The Lord of the Rings

The Lord of the Rings by J.R.R. Tolkien

The Book of the Month series returns to fiction this July, with a novel that sits at the top of my “all-time favourites” list. So journey with me to Middle Earth for a story that has defined a genre, spawned a successful film series, and still inspires countless authors and imitators more than seventy years after its publication. This is… The Lord of the Rings.

The Lord of the Rings by J.R.R. Tolkien

For many readers (me included), The Lord of the Rings changed their entire concept of literature. I still remember vividly the first time I read the book as a teenager, reading under an IKEA lamp light until the early hours then dragging myself out of bed the following morning for school. I was hooked, and could not wait to see what happened next to Frodo, Gandalf and the Ring of Power. It solidified my life-long love for fiction of all kinds. And there is no doubt that Tolkien (along with Pratchett and Dahl) inspired me to become an author.

But isn’t it really long?

Sure, The Lord of the Rings is a very long book and those who prefer brevity will hate it. But for the Millennials who can’t handle detail, here is a handy single-sentence plot summary:

The Lord of the Rings is a story about a small fella with hairy feet and an old wizard who travel across their world to destroy a golden ring that has a tendency to cause hassle for anyone who touches it.

OK, so that doesn’t sell it particularly well… But stay with me.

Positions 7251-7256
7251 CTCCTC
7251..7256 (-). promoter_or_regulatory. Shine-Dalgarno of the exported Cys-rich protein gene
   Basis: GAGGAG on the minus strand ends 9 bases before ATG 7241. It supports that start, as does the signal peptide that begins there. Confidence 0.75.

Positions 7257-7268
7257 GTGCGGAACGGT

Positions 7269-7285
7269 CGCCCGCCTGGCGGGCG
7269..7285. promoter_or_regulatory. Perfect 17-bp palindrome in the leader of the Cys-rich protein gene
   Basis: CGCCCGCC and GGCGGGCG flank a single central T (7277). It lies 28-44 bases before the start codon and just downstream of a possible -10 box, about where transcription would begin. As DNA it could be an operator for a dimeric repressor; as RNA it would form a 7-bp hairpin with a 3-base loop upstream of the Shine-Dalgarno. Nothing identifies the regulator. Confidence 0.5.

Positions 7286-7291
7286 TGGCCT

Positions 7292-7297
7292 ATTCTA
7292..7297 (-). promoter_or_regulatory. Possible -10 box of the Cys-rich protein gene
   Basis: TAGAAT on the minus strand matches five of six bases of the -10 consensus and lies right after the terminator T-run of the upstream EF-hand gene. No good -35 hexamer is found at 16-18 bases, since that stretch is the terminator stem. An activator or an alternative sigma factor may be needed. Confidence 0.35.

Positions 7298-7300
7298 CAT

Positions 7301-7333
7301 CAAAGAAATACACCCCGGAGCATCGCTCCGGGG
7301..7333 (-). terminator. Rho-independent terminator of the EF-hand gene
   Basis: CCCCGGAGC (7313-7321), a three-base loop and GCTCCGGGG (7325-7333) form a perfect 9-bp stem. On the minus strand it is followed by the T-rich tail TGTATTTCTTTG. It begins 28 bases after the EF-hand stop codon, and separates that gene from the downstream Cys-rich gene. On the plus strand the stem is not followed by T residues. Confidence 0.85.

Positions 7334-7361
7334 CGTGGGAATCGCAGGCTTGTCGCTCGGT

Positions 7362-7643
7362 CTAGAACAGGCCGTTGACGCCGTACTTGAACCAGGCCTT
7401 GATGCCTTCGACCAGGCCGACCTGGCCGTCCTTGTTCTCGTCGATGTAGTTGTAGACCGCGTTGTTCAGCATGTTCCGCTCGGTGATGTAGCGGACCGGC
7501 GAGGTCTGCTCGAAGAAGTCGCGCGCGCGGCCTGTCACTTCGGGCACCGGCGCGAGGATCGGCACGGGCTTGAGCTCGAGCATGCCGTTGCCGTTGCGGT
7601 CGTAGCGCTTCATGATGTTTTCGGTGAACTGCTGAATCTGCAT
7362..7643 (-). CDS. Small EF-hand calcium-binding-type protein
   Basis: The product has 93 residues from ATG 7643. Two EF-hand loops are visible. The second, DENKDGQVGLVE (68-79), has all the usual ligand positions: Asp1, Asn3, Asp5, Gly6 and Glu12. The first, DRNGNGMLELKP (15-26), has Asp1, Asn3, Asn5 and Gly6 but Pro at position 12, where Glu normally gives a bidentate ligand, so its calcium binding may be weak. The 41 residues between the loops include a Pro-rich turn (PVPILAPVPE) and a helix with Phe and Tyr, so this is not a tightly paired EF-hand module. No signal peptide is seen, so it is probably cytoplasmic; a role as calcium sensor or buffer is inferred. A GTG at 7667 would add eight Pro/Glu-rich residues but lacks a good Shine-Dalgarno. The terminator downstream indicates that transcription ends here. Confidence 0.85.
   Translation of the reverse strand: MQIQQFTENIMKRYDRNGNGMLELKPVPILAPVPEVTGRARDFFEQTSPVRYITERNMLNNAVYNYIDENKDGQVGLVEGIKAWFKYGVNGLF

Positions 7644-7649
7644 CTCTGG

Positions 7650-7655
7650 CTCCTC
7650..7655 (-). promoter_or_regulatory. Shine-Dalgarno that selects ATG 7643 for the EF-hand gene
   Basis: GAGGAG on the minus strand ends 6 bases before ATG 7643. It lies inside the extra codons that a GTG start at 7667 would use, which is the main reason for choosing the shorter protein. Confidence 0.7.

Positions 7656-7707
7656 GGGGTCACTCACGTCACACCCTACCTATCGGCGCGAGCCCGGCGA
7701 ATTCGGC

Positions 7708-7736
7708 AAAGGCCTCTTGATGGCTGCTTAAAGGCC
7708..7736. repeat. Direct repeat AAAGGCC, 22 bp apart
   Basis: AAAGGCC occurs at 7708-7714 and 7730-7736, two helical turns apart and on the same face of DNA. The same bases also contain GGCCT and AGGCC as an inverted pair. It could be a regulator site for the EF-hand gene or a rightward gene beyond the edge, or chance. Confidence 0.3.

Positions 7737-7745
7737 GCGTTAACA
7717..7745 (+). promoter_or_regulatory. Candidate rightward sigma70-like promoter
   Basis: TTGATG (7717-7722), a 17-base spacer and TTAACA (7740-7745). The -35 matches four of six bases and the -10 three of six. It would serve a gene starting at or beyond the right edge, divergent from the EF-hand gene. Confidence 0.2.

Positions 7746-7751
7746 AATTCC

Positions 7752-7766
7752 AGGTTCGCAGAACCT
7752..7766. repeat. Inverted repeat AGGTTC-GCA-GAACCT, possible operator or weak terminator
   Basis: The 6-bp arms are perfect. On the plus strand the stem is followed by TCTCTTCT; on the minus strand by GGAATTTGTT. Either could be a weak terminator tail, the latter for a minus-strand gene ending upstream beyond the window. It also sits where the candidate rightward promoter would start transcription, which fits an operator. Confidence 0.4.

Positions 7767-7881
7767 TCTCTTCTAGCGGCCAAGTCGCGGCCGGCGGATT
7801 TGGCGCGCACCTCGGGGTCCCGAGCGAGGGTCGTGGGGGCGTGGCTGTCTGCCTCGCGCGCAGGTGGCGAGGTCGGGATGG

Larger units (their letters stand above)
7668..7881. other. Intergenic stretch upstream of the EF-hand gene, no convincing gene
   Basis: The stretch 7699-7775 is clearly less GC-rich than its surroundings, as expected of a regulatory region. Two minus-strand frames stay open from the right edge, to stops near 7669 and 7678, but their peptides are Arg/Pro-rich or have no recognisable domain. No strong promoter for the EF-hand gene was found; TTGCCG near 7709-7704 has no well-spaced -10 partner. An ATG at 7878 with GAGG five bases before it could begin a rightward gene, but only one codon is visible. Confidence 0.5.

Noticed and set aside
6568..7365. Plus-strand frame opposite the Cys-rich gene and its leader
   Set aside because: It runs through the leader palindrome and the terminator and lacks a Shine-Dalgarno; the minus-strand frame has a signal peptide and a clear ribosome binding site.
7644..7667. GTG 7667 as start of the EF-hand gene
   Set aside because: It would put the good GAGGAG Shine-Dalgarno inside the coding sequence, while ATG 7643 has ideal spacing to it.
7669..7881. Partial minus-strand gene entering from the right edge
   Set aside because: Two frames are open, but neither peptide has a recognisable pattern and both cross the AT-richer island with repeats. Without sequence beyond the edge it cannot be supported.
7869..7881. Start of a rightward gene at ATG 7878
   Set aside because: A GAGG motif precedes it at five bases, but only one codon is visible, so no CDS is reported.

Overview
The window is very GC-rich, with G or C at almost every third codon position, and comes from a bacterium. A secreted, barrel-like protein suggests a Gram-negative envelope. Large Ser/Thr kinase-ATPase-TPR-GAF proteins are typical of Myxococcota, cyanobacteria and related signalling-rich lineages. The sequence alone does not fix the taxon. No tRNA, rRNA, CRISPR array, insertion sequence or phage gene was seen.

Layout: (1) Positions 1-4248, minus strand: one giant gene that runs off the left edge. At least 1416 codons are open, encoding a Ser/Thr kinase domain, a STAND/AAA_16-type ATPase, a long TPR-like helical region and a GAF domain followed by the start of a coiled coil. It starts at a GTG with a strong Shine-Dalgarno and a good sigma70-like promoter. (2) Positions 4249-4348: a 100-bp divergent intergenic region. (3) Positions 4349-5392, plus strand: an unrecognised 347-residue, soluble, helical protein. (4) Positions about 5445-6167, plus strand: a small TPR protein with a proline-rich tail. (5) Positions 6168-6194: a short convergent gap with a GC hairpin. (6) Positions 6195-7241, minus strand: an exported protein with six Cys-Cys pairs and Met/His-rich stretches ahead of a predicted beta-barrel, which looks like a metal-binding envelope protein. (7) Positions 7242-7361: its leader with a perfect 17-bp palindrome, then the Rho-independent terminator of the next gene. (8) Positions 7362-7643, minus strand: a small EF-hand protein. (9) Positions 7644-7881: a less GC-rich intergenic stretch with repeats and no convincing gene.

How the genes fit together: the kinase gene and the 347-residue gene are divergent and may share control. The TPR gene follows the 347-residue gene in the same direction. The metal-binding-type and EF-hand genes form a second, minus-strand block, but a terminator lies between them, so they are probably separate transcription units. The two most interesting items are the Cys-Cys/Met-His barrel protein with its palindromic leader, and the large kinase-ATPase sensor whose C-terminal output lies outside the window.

Despite its length, the novel keeps readers hooked with constant twists and turns. It is intriguing, exciting, sad, funny and scary. The characters are plentiful and interesting – Frodo, Gandalf and Treebeard have to be some of the most likeable characters in fiction. But it is the world that Tolkien creates – known as Middle Earth – which leaves me in awe. Remarkable in its depth, its people and its history, it feels real – if you ignore the elves, trolls and various other mythical creatures, of course.

The Lord of the Rings is ultimately a story about good and evil. About courage in the face of adversity. About friendship. Kindness. It champions the best of humanity and its ability to overcome and rebuild. And although Tolkien himself always said that the novel was not an allegory for our world, it achieves this anyway. It is as relevant in 2021 as it was when it was first published in 1954.

And for fans, it is ultimately not long enough…

The Lord of the Rings
“Some who have read the book, or at any rate have reviewed it, have found it boring, absurd, or contemptible, and I have no cause to complain, since I have similar opinions of their works, or of the kinds of writing that they evidently prefer.”… J.R.R. Tolkien

The road goes ever on and on…

I’ll put my hands up and admit it. I love the world Tolkien created so much that this article probably sounds like I am on commission. I can live with that – I am a proud Tolkienite (if that is a word). The escapism and enjoyment his stories have given me over the decades have no comparison.

But if you think yourself a fantasy fiction aficionado and have never read The Hobbit or The Lord of the Rings, maybe it’s time to give the books that defined the genre a try. And even if you’re not a fantasy fiction fan, take my advice and follow Frodo into Middle Earth. The Lord of the Rings is a book you will never forget.

You can buy The Lord of the Rings in paperback or digital download from the Tolkien website by clicking this link (CLICK HERE).

And if you liked this article then check out the rest of my Book of the Month blog series. This free, informal book club introduces a variety of fiction/non-fiction authors and genres to keep you entertained. You can access the series on my website (CLICK HERE).

Happy reading!


The Lord of the Rings
Bilbo: “I want to see mountains again, Gandalf. Mountains!”
Gandalf: “There’s several hundred right behind you…”